It is natural, therefore, to inquire of what is this fountain and fource of light compofed? In reply to which question, I beg leave to premise, (1) that we have nothing on earth, in any degree, comparable to it, fo as to determine its properties by comparison; for as our earth is an opaque body, void of native light, it affords no example perfectly applicable; (2) what we call fire, or light, what fire or light we on earth may be supposed to poffefs, is not elementary, but grofs, terrestrial, and impure, even after we have made every allowance and distinction between fuel and fire; therefore, (3) that we can only conjecture on this subject, and support our conjectures by the analogy of fuch fubftances or circumftances as come under our examination.

We may conceive of any matter whatever as either a folid, or a fluid. Solidity, you know, LADIES and GENTLE


MEN, is fuch a fixity of parts, as does not permit the motion of one over others: You cannot, in pushing a solid body, push what parts of it you please, but muft, of neceffity, push from the whole of fuch a body; whereas, of a fluid, you may roll over and over again, may difplace and remove, any of its parts: As in water, you may agitate the furface without moving the bottom; you may even furrow one part of it, and yet a distant part be unaffected. By the bye, we are apt, when we instance a fluid, to take up the idea of water, that fluid being our most intimate acquaintance: we ought rather to recollect that there are fluids of much greater weight and compactness (fubftance fhall I call it ?) than water; oils we know are fo, quickfilver, or mercury, we know is fo (fourteen times heavier than water), and continuing this progrefs, we may easily conceive of a fluid extremely denfe and fubstantial, and yet permitting a motion of a part or parts of its quantity without disturbing the reft; whereby it will ever be diftinguished from a folid.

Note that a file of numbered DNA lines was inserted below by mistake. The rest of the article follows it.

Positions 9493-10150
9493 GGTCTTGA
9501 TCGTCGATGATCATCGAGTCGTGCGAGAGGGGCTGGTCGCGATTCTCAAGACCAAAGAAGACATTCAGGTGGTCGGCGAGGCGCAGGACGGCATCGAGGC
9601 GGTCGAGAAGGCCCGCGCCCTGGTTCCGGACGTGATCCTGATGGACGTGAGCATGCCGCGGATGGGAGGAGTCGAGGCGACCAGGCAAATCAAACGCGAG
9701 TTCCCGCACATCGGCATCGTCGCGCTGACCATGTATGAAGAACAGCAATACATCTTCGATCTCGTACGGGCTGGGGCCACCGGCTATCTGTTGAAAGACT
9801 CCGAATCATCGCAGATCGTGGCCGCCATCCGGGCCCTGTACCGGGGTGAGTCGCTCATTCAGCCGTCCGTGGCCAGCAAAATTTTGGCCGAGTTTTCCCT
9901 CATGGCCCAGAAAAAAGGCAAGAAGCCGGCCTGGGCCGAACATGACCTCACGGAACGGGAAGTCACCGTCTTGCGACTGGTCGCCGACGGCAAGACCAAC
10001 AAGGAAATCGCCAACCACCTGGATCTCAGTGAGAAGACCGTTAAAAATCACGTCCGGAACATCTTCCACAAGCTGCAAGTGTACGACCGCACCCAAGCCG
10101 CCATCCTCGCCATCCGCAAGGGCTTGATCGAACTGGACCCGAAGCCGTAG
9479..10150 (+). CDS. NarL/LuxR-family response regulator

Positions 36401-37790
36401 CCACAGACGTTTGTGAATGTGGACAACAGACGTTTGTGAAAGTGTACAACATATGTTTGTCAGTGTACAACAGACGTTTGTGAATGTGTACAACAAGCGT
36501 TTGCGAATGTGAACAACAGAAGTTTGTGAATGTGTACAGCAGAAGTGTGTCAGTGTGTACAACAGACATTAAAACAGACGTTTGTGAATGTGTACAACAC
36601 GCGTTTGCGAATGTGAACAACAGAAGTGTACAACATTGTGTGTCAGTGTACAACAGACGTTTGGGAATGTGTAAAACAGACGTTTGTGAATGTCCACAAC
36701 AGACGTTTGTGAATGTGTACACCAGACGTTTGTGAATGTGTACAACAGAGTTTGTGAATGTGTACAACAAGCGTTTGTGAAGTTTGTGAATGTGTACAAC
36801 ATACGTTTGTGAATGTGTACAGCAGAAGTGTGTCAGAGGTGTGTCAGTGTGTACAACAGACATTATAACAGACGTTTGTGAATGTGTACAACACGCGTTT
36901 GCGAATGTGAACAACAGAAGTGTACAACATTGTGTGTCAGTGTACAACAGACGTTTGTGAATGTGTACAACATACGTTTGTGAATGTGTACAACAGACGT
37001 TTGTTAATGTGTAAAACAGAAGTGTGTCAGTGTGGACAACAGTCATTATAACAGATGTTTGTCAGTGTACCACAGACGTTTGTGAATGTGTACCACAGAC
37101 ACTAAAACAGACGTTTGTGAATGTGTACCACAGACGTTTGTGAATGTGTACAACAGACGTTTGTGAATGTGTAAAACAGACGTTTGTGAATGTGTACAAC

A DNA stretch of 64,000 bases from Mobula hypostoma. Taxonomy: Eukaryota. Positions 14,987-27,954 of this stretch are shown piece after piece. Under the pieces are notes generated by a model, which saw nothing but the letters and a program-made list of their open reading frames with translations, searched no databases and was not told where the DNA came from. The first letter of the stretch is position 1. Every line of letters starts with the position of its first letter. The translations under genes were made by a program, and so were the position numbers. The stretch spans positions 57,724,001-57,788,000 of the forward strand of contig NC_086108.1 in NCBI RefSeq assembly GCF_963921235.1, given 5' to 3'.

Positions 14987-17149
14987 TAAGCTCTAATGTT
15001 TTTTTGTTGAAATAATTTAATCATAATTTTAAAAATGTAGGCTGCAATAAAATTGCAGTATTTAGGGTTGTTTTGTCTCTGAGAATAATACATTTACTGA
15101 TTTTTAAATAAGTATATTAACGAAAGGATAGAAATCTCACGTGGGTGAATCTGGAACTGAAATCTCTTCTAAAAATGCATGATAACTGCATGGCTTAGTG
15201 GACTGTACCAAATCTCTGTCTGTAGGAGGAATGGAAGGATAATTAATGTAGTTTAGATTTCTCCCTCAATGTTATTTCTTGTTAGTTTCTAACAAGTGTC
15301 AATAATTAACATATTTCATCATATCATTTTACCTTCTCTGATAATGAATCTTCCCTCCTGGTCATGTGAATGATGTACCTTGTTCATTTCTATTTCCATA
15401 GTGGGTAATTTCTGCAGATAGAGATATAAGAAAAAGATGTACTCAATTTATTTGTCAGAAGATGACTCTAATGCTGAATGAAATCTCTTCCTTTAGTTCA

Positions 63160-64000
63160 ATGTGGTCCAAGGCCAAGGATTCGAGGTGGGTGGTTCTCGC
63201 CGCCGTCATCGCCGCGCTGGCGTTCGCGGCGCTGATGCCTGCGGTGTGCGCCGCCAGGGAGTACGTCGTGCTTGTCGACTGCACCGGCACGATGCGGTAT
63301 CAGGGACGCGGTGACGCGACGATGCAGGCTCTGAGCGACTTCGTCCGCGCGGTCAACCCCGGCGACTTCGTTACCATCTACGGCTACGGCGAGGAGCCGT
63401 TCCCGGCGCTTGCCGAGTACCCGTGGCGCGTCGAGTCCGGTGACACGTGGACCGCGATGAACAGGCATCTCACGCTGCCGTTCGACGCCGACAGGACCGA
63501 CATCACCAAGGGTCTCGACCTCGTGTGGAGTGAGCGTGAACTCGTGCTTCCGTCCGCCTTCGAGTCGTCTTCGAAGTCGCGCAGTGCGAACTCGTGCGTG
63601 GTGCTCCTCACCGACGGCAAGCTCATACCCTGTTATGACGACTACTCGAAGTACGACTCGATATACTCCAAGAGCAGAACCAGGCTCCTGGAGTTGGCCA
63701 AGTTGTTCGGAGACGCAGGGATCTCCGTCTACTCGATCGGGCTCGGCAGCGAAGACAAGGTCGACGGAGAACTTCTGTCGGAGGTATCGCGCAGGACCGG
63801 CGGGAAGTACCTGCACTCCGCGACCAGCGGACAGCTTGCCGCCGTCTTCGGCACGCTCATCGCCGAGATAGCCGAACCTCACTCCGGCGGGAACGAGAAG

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Of fome fuch fluid the Sun is prefumed to be compofed; a clofe, adhesive fluid of light; a confolidated fluid is, I acknowledge, an improper expreffion, yet it may ferve to impart an idea of a fluid fo compreffed, fo united, as to leave fcarce any vacancy between its component particles; confequently, the fame extent of space may contain a very great many more of fuch particles, than if they were loofe, and at a distance, or separated, in any degree, from each other; we will only fay at present ten times as many; confequently alfo, if any given number of particles be fuppofed to quit this incorporated G